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The Role of the Singles Pastor and His* Relationship to the Senior Pastor

By Craig A. Gorc

Being a spiritual leader is an absolute necessity for the singles pastor.

Over 9 years ago, when I stepped into my first singles Sunday school class to teach, what occurred was reminiscent of an episode of the Keystone Cops. I bounced around the room, flapping my arms, teaching and preaching. I acted like I knew all about singles and single parents by quoting statistics on divorce rates and other issues dealing with single adults. It was comical—I knew virtually nothing about ministry, let alone singles ministry.

As a recent Bible college graduate, I didn’t have a vision for singles ministry. I also didn’t have a well-developed ministry plan, a well-articulated philosophy of ministry, or tenure in church work of any kind. In fact, I did not even feel "called" to a specific group or type of ministry. What I did have was a desire to be used by God and a calling to be faithful to Him.

Over the following months, I gleaned from my senior pastor and other pastors. Most important, I learned how to work in a setting with 12 other pastors and several ministries led by laypeople. With so many pastors and ministries, I eventually had to ask: What is the role of the singles pastor, and how does he* work with the senior pastor to develop and maintain a thriving ministry that is effective in meeting the needs of the unmarried people in the local church?

The singles pastor should make it his goal to be the best-equipped person on staff to lead the singles ministry. Attending seminars, reading books, and talking with other singles pastors are tools that educate and equip the singles pastor for more effective ministry.

We refer to pastoral ministry as a calling to distinguish it from other occupations. The sense of a call is what separates the ministry as a work from the Lord rather than working for the Lord. Whether a singles pastor senses that his life calling is to work exclusively with singles or sees the need in this area and endeavors to meet the need, a verifiable calling from God is critical.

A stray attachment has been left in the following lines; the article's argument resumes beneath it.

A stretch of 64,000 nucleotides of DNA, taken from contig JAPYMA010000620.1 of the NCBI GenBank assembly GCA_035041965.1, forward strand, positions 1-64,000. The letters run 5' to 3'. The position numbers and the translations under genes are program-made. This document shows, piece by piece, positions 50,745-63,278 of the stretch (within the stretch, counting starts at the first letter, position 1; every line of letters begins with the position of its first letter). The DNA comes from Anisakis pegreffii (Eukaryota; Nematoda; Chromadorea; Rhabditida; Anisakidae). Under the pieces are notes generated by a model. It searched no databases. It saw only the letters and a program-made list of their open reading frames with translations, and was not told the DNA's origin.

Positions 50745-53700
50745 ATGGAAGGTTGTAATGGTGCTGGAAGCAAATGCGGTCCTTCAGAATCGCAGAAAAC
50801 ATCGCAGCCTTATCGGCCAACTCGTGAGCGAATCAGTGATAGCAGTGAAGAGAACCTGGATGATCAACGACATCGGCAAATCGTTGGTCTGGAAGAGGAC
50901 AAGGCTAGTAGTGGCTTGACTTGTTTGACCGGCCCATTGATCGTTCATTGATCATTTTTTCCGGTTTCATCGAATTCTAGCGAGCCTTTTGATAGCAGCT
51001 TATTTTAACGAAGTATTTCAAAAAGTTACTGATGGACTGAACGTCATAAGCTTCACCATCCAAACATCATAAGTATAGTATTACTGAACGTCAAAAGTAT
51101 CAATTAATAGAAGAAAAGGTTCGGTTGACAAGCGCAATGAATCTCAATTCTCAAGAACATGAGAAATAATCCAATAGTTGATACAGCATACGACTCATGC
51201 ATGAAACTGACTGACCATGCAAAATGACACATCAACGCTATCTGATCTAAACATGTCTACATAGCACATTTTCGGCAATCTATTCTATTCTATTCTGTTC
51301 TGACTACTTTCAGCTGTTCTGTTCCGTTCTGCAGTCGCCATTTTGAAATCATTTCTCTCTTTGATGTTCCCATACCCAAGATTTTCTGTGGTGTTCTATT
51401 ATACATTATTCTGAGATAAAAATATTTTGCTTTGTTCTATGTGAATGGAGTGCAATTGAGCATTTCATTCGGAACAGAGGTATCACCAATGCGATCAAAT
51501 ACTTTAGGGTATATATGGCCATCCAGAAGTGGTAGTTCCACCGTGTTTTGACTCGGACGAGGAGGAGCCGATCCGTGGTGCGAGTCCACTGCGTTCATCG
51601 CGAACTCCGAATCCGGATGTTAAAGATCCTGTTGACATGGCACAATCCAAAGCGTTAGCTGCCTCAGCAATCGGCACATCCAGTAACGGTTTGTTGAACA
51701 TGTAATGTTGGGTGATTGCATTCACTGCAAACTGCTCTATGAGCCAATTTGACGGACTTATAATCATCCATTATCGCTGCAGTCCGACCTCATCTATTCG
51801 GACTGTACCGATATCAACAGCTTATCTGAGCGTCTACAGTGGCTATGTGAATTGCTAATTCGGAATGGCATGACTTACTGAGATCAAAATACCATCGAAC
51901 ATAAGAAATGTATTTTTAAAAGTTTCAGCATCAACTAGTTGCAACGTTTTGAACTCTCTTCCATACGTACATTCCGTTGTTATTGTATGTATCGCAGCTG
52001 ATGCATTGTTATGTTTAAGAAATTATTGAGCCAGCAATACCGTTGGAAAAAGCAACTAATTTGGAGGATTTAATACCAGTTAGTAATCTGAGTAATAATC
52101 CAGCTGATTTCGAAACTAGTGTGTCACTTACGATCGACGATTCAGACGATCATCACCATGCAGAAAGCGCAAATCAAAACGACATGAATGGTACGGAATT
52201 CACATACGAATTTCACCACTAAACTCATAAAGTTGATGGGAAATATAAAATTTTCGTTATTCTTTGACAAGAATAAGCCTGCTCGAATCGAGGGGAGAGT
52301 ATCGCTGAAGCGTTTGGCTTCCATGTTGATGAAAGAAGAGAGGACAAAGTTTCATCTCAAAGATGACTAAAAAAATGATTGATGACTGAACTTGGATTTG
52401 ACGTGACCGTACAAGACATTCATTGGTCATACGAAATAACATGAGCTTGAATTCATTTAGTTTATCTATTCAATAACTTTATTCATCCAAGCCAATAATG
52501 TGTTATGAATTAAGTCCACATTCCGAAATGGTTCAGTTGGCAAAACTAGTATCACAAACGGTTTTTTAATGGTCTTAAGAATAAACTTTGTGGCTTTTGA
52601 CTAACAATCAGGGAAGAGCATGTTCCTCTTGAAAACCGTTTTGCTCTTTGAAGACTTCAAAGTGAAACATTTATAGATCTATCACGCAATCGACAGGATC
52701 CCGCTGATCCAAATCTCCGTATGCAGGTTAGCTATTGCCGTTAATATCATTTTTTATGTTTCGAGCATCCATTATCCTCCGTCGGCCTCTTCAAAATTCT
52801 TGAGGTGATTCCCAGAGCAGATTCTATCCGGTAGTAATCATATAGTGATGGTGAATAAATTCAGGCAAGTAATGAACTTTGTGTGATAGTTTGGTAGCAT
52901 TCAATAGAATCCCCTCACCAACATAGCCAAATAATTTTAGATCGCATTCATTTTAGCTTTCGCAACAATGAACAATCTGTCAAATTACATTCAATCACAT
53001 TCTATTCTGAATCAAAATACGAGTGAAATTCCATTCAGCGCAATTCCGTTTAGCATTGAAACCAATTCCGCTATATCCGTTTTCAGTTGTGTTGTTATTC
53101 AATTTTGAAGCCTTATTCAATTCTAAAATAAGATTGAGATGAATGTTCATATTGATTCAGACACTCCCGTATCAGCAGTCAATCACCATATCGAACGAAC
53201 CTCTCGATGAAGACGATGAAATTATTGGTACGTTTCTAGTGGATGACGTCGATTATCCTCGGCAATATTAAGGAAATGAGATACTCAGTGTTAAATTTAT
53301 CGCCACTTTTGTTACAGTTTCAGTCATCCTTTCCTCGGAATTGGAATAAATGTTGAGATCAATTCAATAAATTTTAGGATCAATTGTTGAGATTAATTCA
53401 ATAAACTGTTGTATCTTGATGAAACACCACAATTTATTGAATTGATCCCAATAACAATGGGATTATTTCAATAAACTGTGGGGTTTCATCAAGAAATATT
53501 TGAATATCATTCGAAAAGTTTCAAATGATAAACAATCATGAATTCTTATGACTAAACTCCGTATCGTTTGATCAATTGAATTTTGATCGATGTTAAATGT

In filling the role as a singles pastor/staff member, four areas rise to the surface as mandatory requirements.

BE A SPIRITUAL LEADER

Setting a godly example is the number one expectation senior pastors have for their staff. But spending time alone with God can easily be crowded out by activities. Much of singles ministry deals with social interaction, but the singles pastor must not reduce the spiritual work he does to the same level as an activities director.

Years ago a gentleman wanted to help with our church’s Friday evening singles ministry. He was enthusiastic as he shared his success in working with singles in the past. He had a foolproof plan to double or triple the size of a singles group within a few months. I had him lay out a plan for our group to triple its current size. His plan involved hiring local celebrities, musicians, and comedians on a weekly basis to provide entertainment that would draw a crowd.

"And once we have a crowd of hundreds, what?" I asked.

"We have the city’s largest singles ministry," he replied.

I’m not against big crowds or spending money, but if it doesn’t bring people closer to Christ, what is the use? When singles pastors do not lead their singles spiritually, singles are left to find their own way. It reminds me of a line from a song by First Call, Ring Them Bells: "The shepherd is asleep and the hills are filled with lost sheep."

SUPPORT THE SENIOR PASTOR’S
VISION AND GOAL FOR YOUR CHURCH

The associate must demonstrate loyalty to the senior pastor first, then loyalty to the church, his colleagues, and finally to himself. There must be a trust between the senior pastor and the associate.

Support the senior pastor by being a self-starter. If the senior pastor is constantly picking up behind you or holding your hand through each decision, he is actually doing the ministry and does not need you. Being a self-starter does not mean you know everything; it simply shows you can take initiative.

With so many pastors and ministries, I eventually had to ask: What is the role of the singles pastor, and how does he work with the senior pastor to develop and maintain a thriving ministry that is effective in meeting the needs of the unmarried people in the local church?

When I first started a singles ministry at Cedar Park, I made appointments with the senior pastor. We discussed everything from how to form a leadership team to the organization of the first meeting. Over time the questions changed as the ability and skill of pastoring people developed.

The singles pastor should make it his goal to be the best-equipped person on staff to lead the singles ministry. Attending seminars, reading books, and talking with other singles pastors are tools that educate and equip the singles pastor for more effective ministry.